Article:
using processorintensive real-time DSP. or VST plug-ins) float or not. you may need a larger playback buffer setting. Window Buffer The Shortcuts & Toolbar dialog Peak also allows you to control the amount of RAM the program uses to keep audio documents buffered in RAM. 187 Chapter 11: Peak Menus . and smaller values if you are working with many smaller files. Use larger values if you are working with a few large files. Movie. If you are experiencing clicks in your playback. Experiment to find the best settings for your system and working style. A playback buffer of 32k is a good place to start. If you are controlling your playback volume with the volume control of your playback system. go to the Preference menu and select the Shortcuts and Toolbar item. In general.put volume to the level that you desire by adjusting the slider or entering a number value from 0 (silent) to 7 (loudest). you will most likely want to leave the output level set to 7. DV Customized Shortcuts & Toolbar are not available in Peak DV 11 Window Preferences Peak’s Window Preferences allow you to designate which windows “float” above open documents. Contents. Just scroll to a function in the dialog list. Keyboard shortcuts are stored in a preference file in the directory /Users/<YourUserAccount>/Library/Preferences/. You may also customize the Peak Toolbar using the Shortcuts & Toolbar dialog. lower is better. Use the Floaters dialog to specify which windows (Transport. This allows you to group only the items you use most frequently on the Toolbar for easy access. working with fragmented files. To change your keyboard shortcuts. or are using a slow hard drive. Playback Buffer Peak allows you to control the amount of RAM the program uses when playing back audio documents. LE Customized Shortcuts & Toolbar are not available in Peak LE Shortcuts/Toolbar Preferences Peak allows you to customize any Peak menu item with a keyboard shortcut. and use the checkbox to toggle the icon on and off. Peak’s default Keyboard Shortcuts are listed in Appendix 1.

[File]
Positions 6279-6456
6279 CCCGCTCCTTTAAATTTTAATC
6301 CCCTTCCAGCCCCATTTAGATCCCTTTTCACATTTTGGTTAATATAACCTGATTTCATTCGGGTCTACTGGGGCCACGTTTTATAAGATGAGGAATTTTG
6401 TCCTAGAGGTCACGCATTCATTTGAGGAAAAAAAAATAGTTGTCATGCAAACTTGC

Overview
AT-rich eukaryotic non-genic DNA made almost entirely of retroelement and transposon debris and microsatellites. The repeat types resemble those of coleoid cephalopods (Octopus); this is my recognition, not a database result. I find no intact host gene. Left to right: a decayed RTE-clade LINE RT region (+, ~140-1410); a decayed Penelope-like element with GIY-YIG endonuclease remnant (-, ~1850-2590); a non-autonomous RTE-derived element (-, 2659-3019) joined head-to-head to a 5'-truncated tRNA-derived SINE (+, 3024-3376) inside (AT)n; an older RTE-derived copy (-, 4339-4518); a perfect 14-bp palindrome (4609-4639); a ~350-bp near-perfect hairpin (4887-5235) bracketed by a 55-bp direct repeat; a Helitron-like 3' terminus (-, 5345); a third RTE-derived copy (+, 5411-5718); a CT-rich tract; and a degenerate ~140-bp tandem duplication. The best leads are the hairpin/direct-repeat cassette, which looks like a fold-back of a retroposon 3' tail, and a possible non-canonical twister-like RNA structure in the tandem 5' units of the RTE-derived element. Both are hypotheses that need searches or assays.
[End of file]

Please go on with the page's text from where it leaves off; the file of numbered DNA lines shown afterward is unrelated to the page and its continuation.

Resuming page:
a submenu menu appears which allows you to choose either a mono or stereo format for the new audio document.Also contained in the Window Preferences dialog is a checkbox for Live Document Resizing. If you use Save As command to save an audio document to a lower bit depth (e. POW-r™ Dither Preferences Choose the POW-r Dither Settings from the Preference dialog to adjust the settings for POW-r Dither. Peak will prompt you to do so before quitting. If you haven’t saved changes to a currently open audio document. This is a useful command if you have several applications open. closing. Hide Others Temporarily puts any other open applications into the background. The file will then be saved to the specified bit depth using POW-r Dither according to the type of dithering selected in the POW-r Dither Settings dialog. Live Document Resizing scales an audio document’s contents when the window is resized. New This command allows you to create a new Peak audio document. Peak can be brought back into the foreground by choosing its icon from the Dock. Other applications can be brought back into the foreground by clicking on their icon in the Dock. When you choose this command.an absence of a check indicates that it is turned off. The Floaters dialog Quit Peak Choosing Quit Peak closes the Peak application. and saving files. or to crePeak User’s Guide POW-r Dither settings dialog 188 .. allowing you to see the audio waveform’s size change as you change the size of the window. A check in the Live Document Resizing box indicates that the preference is turned on . Hide Peak Temporarily puts Peak into the background.g. and hides all windows. File Menu This menu contains all of the standard Macintosh commands for opening. and want to focus on working in Peak. as well as several additional commands specific to the Peak application. saving a 24-bit file to a 16-bit file). be sure to enable the POW-r Dither checkbox.

the more documents you will be able to open and work with simultaneously. Document From Selection Choosing Document From Selection (Option-N) creates a new audio document from any selected audio in an open audio document. Stereo Document 11 Choosing Stereo Document (Shift-z-N) creates a stereo (two channel) audio document. System 7 Sound. Open The Open command (z-O) allows you to locate and open an audio document. The Open dialog Chapter 11: Peak Menus 189 . AU. MP3. Sound Designer II. . WAVE. Peak allows you to have as many documents open at the same time as RAM permits. Sonic AIFF.dv. and MP4. Raw. The more free memory that is available. Playlist Document Choosing Playlist Document (Shift-z-P) creates a new Playlist document. QuickTime. Paris. Mono Document Choosing Mono Document (z-N) creates a mono (one channel) audio document. Peak can open audio documents in a variety of formats including AIFF.ate a Playlist document or a new audio document from an open Playlist document. Document From Playlist Choosing Document From Playlist (z-B) creates a new audio document from an open Playlist document. JAM Image.